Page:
Stud Welding Process
Arc Stud Welding Method
- Stud and ceramic ferrule are placed in gun and pressed against work surface.
- The arc is drawn when the trigger is pressed, which melts the fluxed end of the stud along with the immediate work area.
- The ceramic ferrule shields the arc concentrating the heat, the gun then forces the stud into the molten pool of metal integrating it with the work plate.
- The metal solidifies and welder breaks away the ceramic ferrule to expose the weld fillet around the base of the stud.
- Almost any size or type of stud can be welded
- With the Arc process, you obtain a full fusion weld that becomes stronger than the stud itself
- Diameters up to 1 ¼”
- Labor costs are dramatically reduced with the process because through-hole preparation is eliminated, and the weld can be completed by a single worker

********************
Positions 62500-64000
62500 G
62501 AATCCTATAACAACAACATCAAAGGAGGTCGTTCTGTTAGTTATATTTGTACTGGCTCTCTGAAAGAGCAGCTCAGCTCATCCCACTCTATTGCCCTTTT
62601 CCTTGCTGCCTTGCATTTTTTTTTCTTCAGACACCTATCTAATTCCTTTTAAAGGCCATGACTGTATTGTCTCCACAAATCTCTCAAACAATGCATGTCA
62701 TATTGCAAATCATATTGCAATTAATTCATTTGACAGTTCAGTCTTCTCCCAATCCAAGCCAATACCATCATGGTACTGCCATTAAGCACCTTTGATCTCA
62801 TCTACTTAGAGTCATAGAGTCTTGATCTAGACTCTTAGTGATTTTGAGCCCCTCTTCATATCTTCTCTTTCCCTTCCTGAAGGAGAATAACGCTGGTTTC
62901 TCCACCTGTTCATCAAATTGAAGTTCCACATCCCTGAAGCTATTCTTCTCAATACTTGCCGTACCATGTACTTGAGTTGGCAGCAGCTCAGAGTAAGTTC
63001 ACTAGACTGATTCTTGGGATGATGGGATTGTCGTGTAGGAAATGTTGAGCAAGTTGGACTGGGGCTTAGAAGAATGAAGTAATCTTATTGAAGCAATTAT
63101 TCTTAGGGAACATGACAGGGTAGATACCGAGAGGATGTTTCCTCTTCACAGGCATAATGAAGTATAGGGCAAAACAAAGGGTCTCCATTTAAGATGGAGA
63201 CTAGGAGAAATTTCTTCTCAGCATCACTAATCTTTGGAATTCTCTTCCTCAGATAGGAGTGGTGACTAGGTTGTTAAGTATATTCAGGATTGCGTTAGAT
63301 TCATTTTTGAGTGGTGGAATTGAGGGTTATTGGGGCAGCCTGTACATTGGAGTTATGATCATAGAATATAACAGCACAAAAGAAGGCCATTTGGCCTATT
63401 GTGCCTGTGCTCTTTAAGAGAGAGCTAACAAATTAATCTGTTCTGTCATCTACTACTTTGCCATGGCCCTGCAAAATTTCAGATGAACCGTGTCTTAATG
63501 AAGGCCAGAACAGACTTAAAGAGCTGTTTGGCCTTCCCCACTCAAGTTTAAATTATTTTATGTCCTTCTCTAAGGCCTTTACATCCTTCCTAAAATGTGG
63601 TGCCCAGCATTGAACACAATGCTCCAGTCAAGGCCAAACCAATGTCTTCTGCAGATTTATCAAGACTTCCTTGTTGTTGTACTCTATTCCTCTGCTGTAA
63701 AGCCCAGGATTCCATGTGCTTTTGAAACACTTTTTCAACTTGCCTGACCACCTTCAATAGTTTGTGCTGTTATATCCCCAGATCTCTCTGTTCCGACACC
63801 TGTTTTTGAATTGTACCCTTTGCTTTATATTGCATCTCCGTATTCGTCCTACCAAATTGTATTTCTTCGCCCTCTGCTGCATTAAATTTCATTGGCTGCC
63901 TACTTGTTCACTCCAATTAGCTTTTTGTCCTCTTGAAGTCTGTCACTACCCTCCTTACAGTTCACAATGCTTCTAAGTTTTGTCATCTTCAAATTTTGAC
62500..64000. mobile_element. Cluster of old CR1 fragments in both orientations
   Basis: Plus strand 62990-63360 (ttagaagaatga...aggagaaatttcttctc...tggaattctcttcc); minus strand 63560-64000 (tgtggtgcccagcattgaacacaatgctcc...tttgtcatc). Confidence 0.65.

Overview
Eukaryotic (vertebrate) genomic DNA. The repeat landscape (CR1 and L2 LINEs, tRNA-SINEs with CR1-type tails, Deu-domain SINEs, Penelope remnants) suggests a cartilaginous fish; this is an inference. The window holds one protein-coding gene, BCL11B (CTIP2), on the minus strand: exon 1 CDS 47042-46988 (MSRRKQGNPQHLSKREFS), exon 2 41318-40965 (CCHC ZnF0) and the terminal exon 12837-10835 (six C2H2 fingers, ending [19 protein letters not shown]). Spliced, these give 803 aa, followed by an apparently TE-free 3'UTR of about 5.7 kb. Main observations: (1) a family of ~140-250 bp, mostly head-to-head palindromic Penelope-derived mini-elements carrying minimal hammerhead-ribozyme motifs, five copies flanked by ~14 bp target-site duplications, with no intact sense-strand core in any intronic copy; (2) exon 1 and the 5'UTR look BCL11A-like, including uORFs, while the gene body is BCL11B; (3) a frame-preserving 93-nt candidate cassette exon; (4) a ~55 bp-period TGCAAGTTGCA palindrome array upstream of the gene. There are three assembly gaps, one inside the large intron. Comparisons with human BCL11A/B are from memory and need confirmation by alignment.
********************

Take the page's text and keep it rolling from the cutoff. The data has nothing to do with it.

- Penetration of weld zone for structural-type strength
- No holes to drill
CD Stud Welding Method
- Stud is placed in weld gun and pressed against work surface.
- Ignition of the arc is started when stored energy is discharged when trigger is pulled through a special weld “timing” tip and stud starts downward.
- The arc melts the entire face of the stud along with the parent material, and the stud is forced into the molten metal.
- Metal solidifies and weld is completed in milliseconds.
- No drilling or tapping
- No cleanup
- Will not vibrate lose
- No weld fillet
- Reverse side can paint finished before welding
- Parent base materials from .025” and up
- Very fast, 5-6 milliseconds
- Weld up to 20 studs per minute